Hypomagnesemia, symptomatic and asymptomatic, has been reported rarely in patients treated with proton-pump inhibitors for at least three months, in most cases after a year of therapy. Serious adverse events include tetany, arrhythmias, and seizures. In most patients, treatment of hypomagnesemia required magnesium replacement and discontinuation of the proton-pump inhibitor. For patients expected to be on prolonged treatment or who take proton-pump inhibitor with medications such as digoxin or drugs that may cause hypomagnesemia (e.g. Diuretics), health care professionals may consider monitoring magnesium levels prior to initiation of proton-pump inhibitor treatment and periodically.
Long-term (a year or longer) and multiple daily dose PPI therapy may be associated with an increased risk for osteoporosis-related fractures of the hip, wrist or spine. Patients should use lowest dose and shortest duration of PPI therapy appropriate to the condition being treated.
Subacute cutaneous lupus erythematosus (SCLE): Proton pump inhibitors are associated with very infrequent cases of SCLE. If lesions occur, especially in sun-exposed areas of the skin, and if accompanied by arthralgia, the patient should seek medical help promptly and the health care professional should consider stopping Dudencer. SCLE after previous treatment with a proton-pump inhibitor may increase the risk of SCLE with other proton-pump inhibitors.
Use in Pregnancy & Lactation: As with all new drugs, Omeprazole should not be given during pregnancy and lactation unless its use is considered essential.
Rarely: nausea, headache, diarrhea, constipation and flatulence.
Skin rash has occurred in few patients.
Diazepam, Warfarin and Phenytoin: Since Omeprazole is metabolised in the liver via cytochrome P-450 2C19 (CYP2C19) enzyme system in the liver; therefore, it prolongs their elimination. Monitoring of patients also receiving Warfarin or Phenytoin is recommended and reduction of dose of Phenytoin and Warfarin may be necessary.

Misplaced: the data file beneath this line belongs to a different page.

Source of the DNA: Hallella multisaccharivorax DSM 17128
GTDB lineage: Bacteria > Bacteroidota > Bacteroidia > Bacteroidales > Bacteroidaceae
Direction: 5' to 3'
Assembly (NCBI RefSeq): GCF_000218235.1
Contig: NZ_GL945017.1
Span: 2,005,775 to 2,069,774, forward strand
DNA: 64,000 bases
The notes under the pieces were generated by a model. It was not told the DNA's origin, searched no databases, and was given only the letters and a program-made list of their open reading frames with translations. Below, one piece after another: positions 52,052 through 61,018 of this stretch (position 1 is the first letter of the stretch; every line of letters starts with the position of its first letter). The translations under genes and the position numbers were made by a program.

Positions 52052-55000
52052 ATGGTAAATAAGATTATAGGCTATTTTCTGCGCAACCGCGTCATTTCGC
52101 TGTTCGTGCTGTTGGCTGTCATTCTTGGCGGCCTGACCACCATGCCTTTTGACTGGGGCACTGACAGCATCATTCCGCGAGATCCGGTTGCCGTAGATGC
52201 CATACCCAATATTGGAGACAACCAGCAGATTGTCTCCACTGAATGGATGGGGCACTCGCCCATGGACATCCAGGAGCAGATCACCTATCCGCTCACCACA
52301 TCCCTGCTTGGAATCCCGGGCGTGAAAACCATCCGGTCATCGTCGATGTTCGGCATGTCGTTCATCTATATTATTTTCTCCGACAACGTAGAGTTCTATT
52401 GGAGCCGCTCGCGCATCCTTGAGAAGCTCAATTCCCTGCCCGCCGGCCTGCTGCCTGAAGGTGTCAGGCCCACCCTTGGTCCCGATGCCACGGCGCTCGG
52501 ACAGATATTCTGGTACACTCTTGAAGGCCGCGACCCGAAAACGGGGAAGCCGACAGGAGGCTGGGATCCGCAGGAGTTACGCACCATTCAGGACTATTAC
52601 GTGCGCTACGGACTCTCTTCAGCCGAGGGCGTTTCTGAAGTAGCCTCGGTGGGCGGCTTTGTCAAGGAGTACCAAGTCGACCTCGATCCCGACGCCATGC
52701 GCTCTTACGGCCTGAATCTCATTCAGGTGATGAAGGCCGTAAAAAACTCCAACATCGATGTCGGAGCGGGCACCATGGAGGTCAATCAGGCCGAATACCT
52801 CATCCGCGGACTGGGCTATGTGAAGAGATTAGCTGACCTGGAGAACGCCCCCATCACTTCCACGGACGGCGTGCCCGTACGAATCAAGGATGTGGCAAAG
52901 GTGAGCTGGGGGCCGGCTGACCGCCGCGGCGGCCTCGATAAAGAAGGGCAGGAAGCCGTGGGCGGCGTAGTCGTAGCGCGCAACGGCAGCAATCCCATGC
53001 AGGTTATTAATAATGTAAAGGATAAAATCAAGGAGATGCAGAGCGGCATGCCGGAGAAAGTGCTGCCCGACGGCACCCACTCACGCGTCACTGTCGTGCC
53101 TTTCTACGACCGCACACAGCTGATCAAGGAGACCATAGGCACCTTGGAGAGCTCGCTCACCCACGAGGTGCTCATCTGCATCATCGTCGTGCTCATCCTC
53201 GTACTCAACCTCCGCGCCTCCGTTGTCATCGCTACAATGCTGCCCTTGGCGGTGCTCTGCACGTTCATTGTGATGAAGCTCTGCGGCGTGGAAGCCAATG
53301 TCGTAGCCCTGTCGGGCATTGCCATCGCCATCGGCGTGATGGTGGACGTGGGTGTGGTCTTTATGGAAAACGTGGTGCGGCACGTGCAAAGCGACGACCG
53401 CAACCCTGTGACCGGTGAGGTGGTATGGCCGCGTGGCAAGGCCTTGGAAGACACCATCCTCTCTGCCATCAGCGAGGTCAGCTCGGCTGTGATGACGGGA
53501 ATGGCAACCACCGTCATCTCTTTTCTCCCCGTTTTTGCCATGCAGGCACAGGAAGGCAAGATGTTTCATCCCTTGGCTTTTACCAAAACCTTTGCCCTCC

Propranolol, Theophylline: No interaction has been found out.
Antacids: No interactions have been found out when concomitantly administered.
Avoid concomitant use of clopidogrel and omeprazole. Coadministration of clopidogrel with 80 mg omeprazole, a proton pump inhibitor that is an inhibitor of CYP2C19, reduces the pharmacological activity of clopidogrel if given concomitantly or if given 12 hours apart.
Decreased gastric acidity due to any means, including proton pump inhibitors, increases gastric counts of bacteria normally present in the gastrointestinal tract. Treatment with proton pump inhibitors may lead to slightly increased risk of gastrointestinal infections such as Salmonella and Campylobacter and possibly Clostridium difficile.
Concomitant use of Proton Pump Inhibitors (PPIs) with Methotrexate: Literature suggests that concomitant use of PPIs with methotrexate (primarily at high dose) may elevate and prolong serum levels of methotrexate and/or its metabolite, possibly leading to methotrexate toxicities. A temporary withdrawal of the PPI may be considered in some patients receiving treatments with high dose methotrexate.
Case reports, published population pharmacokinetic studies, and retrospective analyses suggest that concomitant administration of PPIs and methotrexate (primarily at high dose) may elevate and prolong serum levels of methotrexate and/or its metabolite hydroxymethotrexate. However, no formal drug interaction studies of methotrexate with PPIs have been conducted.
Protect from light and moisture. Do not store above 30°C.
A02BC01 - omeprazole ; Belongs to the class of proton pump inhibitors. Used in the treatment of peptic ulcer and gastro-oesophageal reflux disease (GERD).